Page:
When I first wrote of my personal side effects of Lipitor, my words were focused purely on transient global amnesia (TGA). This is because in 1999, shortly after this drug was started by my doctors at Johnson Space Center as part of my annual astronaut physical, this is what I experienced.
A year later, they re-started me on the same statin, Lipitor, at half the previous dose saying that my first 6-hour episode of TGA was only a coincidence.
Two months later I again experienced TGA. For twelve hours I was a thirteen-year-old high school student who knew my subjects, teachers and every kid in my class (according to my worried wife) but with no memory of my entire adult life.
I laughed when they told me I was married with children and a doctor. I could not have doctored a mouse and certainly had no children. I was thirteen! Fifty-six years of rich and fulfilled adult life had vanished from my mind as if it had never occurred.
After my recovery and after several years of research on statin drug side effects, I considered myself to be lucky to have had only TGA, for when it is over, you are back to normal. Not so for most of the other statin victims in my bulging repository with their persistent neuromuscular problems, short term memory loss and ALS and Parkinsonism-like reactions.
But now, having read thousands of reports from statin-damaged people, I wonder what the true effect of a statin really has been on my body? For suddenly, in two and one-half years, I have grown old.
By 2003 I had noted the gradual onset of unusual tiredness, easy fatigability and weakness. Cutting and splitting my own wood now required surprising effort. Then it seemed my low back and legs ached uncomfortably after only minimal exercise as if they had been strained excessively. I experienced no discomfort during sleep or recumbency, only after activity. My flowerbeds went untended.
Yes, I was older but these were not what one usually expects with age. Change was evident on a scale of months not years. This was most definitely not the usual aging process. Trust me, after 32 years of family medicine I knew that and as a doctor I had checked my vitals from time to time curiously searching for clues. This was not heart or lung, I deduced and my annual physicals were always normal. This was some non-specific muscle weakness problem.
X-rays showed moderate degenerative changes throughout my lumbar spine with some narrowing. Other imaging studies showed mild to moderate spinal stenosis. Response to steroids was positive. Although the surgeon admitted he had seen far worse imaging studies, surgical decompression was done with titanium rod stabilization.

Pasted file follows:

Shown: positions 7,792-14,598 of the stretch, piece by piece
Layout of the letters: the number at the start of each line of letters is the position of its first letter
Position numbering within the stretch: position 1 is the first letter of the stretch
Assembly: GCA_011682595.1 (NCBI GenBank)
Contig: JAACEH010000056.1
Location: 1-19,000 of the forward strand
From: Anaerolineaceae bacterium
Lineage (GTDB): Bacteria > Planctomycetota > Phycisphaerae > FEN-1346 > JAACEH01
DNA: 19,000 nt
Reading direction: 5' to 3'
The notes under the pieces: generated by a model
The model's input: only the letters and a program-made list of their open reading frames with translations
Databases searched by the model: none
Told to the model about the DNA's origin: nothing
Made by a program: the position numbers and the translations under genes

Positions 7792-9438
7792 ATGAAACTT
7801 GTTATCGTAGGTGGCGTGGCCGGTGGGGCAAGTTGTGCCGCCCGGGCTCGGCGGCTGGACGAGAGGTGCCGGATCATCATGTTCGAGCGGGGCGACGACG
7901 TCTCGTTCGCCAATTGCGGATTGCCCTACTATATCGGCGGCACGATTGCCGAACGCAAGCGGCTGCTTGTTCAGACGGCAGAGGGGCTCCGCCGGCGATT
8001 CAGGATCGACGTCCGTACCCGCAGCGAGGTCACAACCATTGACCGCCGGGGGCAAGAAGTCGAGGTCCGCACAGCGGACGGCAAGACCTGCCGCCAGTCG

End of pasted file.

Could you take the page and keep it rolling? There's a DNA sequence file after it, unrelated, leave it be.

Six months post surgery I realized my post-surgical recovery was going backward again rather than forward with increasing weakness and discomfort in low back and legs with the addition of awareness of in-coordination. Walking a straight line, which most of us do without thought, now began to require some concentration.
Then came my never to be forgotten first episode of food aspiration. While enjoying a spinach salad with pecans during Christmas dinner with friends, an entire pecan half, well lubricated with olive oil, slid down through my larynx into my right lung. This is one of the hallmarks of ALS and of course I had been dwelling on this possibility because of my repository of reports from statin damaged victims.
In just three years I had gone from a physically fit to a doddering old man wondering how all this could have happened so fast. I was slow to recognize the truth for initially I was convinced that my problem was mechanical and fixable by surgery.
Then in my repository of statin victims' tales, I read of case after case of statin associated fatigability, muscle weakness with progressive disability and began to understand why I might never get better. An ALS-like condition was my suspected diagnosis I thought, hidden by the reality of mild to moderate spinal stenosis.
The X-ray evidence of degenerative change was probably about normal for my age of 76 and unusual history of physical activity. My initial tiredness, weakness, in-coordination and leg aches and all that has followed were somehow triggered by my exposure to statins, just like the hundreds of other cases in my files.
My total time on Lipitor was no more than five months at 5-10 mg dosing, low by today's standards. I had joined the ranks of thousands of other people whose physiology had been seriously compromised by statins.
Research evidence about the more serious side effects of statin drugs began to flood the internet. Statin induced mevalonate blockade with the consequences of CoQ10 and dolichol inhibition now was documented by research rather than just suspected.
Then mitochondrial mutations induced by statins began to be reported as the cause of increasing numbers of serious disabilities affecting neurons of the brain as well as causing muscle damage. Inhibition of CoQ10 was allowing free radical excess to mutate our mitochondria. The World Health Association reported excess ALS in statin users world-wide. A new word was coined, cerebromyopathies, and currently reports of ALS associated with statin induced mitochondrial mutations are in the research news.
November 2008 Update